Sunday, February 01, 2009

NY Times Example of a Toxic Asset

by Bill McBride on 2/01/2009 10:32:00 PM

“To date, the banks have stuck their heads in the sand and demanded that they be paid the price of good apples for bad apples.”
Lynn E. Turner, a former SEC chief accountant
Vikas Bajaj and Stephen Labaton provide us with an example of the different values for a toxic assets in the NY Times: Risks Are Vast in Revaluing Tainted Assets
The wild variations on the value of many bad bank assets can be seen by looking at one mortgage-backed bond recently analyzed by a division of Standard & Poor’s, the credit rating agency.

The financial institution that owns the bond calculates the value at 97 cents on the dollar, or a mere 3 percent loss. But S.& P. estimates it is worth 87 cents, based on the current loan-default rate, and could be worth 53 cents under a bleaker situation that contemplates a doubling of defaults. But even that might be optimistic, because the bond traded recently for just 38 cents on the dollar, reflecting the even gloomier outlook of investors.
The bond is backed by 9,000 second mortgages used by borrowers who put down little or no money to buy homes. Nearly a quarter of the loans are delinquent, and losses on defaulted mortgages are averaging 40 percent. The security once had a top rating, triple-A.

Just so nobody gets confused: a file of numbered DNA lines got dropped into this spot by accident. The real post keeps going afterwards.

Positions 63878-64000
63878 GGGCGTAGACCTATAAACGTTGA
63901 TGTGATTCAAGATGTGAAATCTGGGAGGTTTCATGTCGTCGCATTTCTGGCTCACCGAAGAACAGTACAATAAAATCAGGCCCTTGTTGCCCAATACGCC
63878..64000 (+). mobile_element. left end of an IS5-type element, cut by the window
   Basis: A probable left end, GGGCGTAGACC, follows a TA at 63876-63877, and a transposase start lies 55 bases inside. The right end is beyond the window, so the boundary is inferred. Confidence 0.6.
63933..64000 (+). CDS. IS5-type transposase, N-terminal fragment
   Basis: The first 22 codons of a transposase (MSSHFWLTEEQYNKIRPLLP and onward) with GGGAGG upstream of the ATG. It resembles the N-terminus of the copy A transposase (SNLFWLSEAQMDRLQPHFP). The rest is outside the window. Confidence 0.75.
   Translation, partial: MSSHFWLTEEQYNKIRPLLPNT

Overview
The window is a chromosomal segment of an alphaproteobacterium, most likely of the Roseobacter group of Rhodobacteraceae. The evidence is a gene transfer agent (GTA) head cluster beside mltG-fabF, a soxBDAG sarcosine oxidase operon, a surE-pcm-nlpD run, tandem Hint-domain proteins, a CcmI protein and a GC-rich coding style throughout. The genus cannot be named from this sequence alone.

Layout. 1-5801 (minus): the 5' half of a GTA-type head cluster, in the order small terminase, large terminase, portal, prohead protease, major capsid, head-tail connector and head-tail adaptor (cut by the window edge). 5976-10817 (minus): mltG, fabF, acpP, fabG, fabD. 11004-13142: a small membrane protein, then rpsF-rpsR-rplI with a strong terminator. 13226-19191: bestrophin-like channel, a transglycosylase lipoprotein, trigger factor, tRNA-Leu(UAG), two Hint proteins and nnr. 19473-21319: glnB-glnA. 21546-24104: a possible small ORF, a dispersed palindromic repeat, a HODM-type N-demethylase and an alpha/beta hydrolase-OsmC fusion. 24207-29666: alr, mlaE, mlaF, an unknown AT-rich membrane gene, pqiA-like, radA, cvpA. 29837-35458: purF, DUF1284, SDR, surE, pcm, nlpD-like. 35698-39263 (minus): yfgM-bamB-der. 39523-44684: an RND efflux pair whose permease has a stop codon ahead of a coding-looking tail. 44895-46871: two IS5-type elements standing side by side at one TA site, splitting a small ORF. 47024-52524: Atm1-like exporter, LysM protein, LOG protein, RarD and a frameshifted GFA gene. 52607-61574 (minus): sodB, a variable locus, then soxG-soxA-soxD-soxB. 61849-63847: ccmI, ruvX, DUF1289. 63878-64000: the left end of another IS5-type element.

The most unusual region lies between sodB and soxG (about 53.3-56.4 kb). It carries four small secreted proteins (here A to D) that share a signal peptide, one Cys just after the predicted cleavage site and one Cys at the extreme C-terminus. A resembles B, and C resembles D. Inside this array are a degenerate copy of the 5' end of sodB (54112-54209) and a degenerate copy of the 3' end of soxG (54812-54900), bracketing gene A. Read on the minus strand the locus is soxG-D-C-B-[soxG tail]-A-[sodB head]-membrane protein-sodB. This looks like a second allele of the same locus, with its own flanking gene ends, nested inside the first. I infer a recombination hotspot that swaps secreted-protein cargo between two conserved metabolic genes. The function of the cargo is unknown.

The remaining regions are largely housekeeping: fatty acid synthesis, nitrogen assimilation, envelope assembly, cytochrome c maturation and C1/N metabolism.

To be worth even 38 cents on the dollar, this must be a senior tranche. The lower tranches have absorbed most of the losses so far, and that is why S&P is currently valuing the bond at 87 cents on the dollar, but any higher default assumptions, and the value of this bond will plummet. I'm amazed, given that these are no money down 2nds that the loss severity is only 40 percent.

But this illustrates the problem. If the bank marks the bond to market (38 cents), they will have to take huge losses. But if the government even pays the current S&P estimated value, the bank will have to write the bond down further, and the taxpayers will probably take huge losses too. Unless a bank has been very aggressive with their write downs, buying the toxic assets doesn't help - or is a gift from taxpayers to shareholders.

The article is excellent and covers several other related topics.